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The Stakes Feel Higher Than Ever As The Education Secretary Welcomes Students Back

U.S. Education Secretary Miguel Cardona, pictured here in March, begins a back-to-school tour of the Midwest on Monday.
Chris Kleponis
Bloomberg via Getty Images
U.S. Education Secretary Miguel Cardona, pictured here in March, begins a back-to-school tour of the Midwest on Monday.

U.S. Education Secretary Miguel Cardona kickstarts his "Return-to-School Road Trip" this week, talking up the Biden administration's efforts to help children safely return to classrooms. The five-day bus tour begins early Monday with a pep rally at Locust Lane Elementary School in Eau Claire, Wisc.

"The best part of fall is welcoming students back for a new school year, and I'm thrilled to be traveling across the Midwest to celebrate the return to safe in-person learning," Cardona said in a release announcing the tour.

Cardona is not the first education secretary to hit the road welcoming students back to school, but the stakes feel higher now. Children across the country are returning to classrooms, in some cases for the first time in more than a year, and with the delta variant of COVID-19 still ravaging many communities and no vaccine yet for kids younger than 12, many families feel as uncomfortable as ever with the idea of sending their kids to school.

The data offer cause for both alarm and comfort. According to the American Academy of Pediatrics, as of Sept. 9, nearly 5.3 million children have tested positive for COVID-19 since the pandemic began, but nearly 500,000 of those cases have come in just the past two weeks, as kids returned to classrooms, sometimes with unmasked classmates. If there is good news in these numbers, it's that, according to the AAP, severe illness and hospitalization remain uncommon, and deaths are rarer still — just "0.00%-0.03[%] of all child COVID-19 cases."

So Cardona's job is two-fold: to use his bully pulpit to push schools and, in some cases, state leaders to adopt the kinds of strong safety measures recommended by the Centers for Disease Control and Prevention, and to reassure anxious parents, caregivers and educators that, with those measures in place, kids can — and should — return to school.

"The return to school this year is more special than ever," Cardona said, "after many of our nation's students have been disconnected from their peers, educators, classrooms, school communities and learning routines for over a year."

Each stop of the five-state, Midwestern tour will have its own theme. A Wednesday event in Kendallville, Ind., will focus on adult education and literacy while, in Lansing, Mich., Cardona will highlight the administration's efforts to improve access to early childhood education.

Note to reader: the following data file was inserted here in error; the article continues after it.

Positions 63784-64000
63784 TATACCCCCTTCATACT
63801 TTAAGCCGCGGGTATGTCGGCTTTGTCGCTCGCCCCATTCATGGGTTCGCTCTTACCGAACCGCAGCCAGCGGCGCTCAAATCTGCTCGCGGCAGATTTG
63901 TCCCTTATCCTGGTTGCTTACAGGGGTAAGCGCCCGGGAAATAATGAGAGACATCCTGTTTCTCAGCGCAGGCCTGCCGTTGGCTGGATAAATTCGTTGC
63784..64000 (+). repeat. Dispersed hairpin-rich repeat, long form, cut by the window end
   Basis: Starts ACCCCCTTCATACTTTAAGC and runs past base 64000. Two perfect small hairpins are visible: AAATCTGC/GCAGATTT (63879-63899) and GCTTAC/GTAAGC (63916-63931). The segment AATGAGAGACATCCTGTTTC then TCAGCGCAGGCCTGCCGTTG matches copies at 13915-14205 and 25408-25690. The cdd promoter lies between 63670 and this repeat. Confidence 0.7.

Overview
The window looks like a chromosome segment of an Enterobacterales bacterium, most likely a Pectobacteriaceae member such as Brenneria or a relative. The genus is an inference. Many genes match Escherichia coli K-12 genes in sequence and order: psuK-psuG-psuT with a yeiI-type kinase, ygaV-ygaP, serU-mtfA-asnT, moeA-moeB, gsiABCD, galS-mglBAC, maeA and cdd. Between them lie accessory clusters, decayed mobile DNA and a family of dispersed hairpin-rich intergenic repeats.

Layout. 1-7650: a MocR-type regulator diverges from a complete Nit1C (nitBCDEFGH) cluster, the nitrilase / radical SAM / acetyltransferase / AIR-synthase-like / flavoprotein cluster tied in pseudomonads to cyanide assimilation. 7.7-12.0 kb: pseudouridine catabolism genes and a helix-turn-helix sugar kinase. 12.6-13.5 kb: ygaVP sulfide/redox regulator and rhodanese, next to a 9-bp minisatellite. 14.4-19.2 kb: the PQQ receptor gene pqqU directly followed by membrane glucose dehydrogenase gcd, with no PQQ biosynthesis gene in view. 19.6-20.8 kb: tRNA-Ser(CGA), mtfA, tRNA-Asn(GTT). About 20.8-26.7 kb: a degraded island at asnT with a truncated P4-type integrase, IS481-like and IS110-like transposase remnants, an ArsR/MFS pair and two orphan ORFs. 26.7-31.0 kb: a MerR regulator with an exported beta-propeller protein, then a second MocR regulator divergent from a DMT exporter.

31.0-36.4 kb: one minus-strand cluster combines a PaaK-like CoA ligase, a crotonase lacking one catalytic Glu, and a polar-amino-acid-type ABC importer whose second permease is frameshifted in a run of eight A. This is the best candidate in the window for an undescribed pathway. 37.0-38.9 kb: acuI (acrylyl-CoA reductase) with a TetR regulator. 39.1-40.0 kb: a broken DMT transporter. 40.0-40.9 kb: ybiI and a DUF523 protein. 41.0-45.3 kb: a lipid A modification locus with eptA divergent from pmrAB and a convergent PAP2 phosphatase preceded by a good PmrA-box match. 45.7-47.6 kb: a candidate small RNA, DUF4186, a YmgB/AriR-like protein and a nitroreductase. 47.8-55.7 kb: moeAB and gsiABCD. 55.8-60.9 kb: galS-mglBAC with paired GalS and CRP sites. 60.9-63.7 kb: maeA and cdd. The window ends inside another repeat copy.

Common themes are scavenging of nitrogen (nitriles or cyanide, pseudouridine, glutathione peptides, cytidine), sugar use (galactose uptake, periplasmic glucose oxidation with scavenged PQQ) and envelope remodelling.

At every stop, Cardona will almost certainly talk up the enormous infusion of federal funding schools have received since the pandemic began, including in the American Rescue Plan, which carried a roughly $122 billion lifeline to help schools pay for everything from improved ventilation and extra staffing to summer school and tutoring for children to recover some of the learning time they may have lost during the pandemic.

Cardona's pitch will likely balance this kind of informed optimism with the occasional burst of political pugilism. Fights over masking and vaccinating students have roiled many districts, and Biden's education secretary has repeatedly thrown punches in the name of public health.

When several states banned schools from requiring that students wear masks, the secretary announced his department would investigate them for potentially violating the civil rights of students with disabilities. When Florida withheld the salaries of some school officials who defied the state's mask mandate ban, Cardona unveiled a grant to cover the costs.

The tour wraps up on Friday with a school visit in Canton, Mich., outside Detroit.

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Cory Turner reports and edits for the NPR Ed team. He's helped lead several of the team's signature reporting projects, including "The Truth About America's Graduation Rate" (2015), the groundbreaking "School Money" series (2016), "Raising Kings: A Year Of Love And Struggle At Ron Brown College Prep" (2017), and the NPR Life Kit parenting podcast with Sesame Workshop (2019). His year-long investigation with NPR's Chris Arnold, "The Trouble With TEACH Grants" (2018), led the U.S. Department of Education to change the rules of a troubled federal grant program that had unfairly hurt thousands of teachers.